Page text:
But, what's the saying? You can only go to the well so many times? Not in Nike's case. When the Beaverton, Ore., company introduced Nike Free earlier this year, few knew what to think of a sneaker whose claim was to simulate the feeling of running barefoot.
Joaquin Hidalgo, VP-U.S. brand management at Nike, who started his career at Nike in sales in 1990 before becoming VP-global brand director for Nike Soccer, was up for the challenge. A brilliant ad campaign by Wieden & Kennedy, Portland, Ore., backed the generally accepted feeling in the running community that training barefoot is supposed to strengthen the foot and minimize injury. The TV component of the campaign was a riff on the famous scene from the film "Chariots of Fire," with a group of men running barefoot on a beach wearing white shorts and white shirts. The spot even included the theme music. Nike execs say Nike Free, among other things, helped spur sales to a record 32% increase in the last quarter.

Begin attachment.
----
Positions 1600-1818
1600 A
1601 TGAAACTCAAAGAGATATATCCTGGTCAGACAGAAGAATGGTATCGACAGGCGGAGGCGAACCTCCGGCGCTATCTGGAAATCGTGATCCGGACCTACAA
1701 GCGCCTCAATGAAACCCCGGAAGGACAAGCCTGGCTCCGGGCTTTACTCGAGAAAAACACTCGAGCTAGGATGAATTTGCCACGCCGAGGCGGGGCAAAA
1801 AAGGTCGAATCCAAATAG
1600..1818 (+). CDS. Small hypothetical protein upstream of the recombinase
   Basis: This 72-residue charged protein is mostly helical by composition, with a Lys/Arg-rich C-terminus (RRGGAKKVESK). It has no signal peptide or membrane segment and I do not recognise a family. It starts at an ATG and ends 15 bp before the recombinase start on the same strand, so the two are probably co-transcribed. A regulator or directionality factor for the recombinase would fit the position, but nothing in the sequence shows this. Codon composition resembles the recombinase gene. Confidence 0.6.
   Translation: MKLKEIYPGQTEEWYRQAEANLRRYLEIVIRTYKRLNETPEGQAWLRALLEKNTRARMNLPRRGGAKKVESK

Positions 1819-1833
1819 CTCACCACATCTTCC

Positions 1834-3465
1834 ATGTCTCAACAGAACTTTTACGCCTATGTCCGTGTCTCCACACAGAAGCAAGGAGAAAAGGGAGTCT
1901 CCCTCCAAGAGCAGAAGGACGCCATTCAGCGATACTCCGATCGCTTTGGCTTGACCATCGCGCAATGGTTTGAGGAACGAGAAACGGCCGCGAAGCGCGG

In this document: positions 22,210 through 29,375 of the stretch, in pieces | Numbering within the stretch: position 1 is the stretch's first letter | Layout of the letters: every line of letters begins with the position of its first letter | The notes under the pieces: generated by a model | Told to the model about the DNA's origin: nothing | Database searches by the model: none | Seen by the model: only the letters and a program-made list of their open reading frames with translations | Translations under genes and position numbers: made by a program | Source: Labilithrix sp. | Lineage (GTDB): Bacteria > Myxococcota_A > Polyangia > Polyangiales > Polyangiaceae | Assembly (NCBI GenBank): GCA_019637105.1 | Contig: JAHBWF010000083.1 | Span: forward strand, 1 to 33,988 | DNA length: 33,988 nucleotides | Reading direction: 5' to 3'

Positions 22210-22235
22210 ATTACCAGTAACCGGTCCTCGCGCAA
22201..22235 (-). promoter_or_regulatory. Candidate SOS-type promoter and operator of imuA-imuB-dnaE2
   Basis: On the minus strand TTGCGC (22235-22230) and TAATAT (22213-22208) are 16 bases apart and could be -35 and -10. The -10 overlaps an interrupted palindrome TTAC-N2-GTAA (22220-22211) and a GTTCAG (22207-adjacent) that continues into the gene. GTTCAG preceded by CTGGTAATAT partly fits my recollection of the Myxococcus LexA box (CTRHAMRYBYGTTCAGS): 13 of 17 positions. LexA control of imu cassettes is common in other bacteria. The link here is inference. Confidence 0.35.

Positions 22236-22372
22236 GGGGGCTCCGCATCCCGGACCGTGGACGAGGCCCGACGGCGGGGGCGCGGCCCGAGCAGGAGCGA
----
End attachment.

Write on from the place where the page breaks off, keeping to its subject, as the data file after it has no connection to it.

For an athletic sneaker that takes far more effort on the part of the wearer than other brands-the Nike Free comes with a training manual and a warning to start slowly and wear the shoes around the house for several weeks-you can bet the "Chariots of Fire" knockoff, and a subsequent spot starring some of Nike's big-gun endorsers, had a lot to do with sales.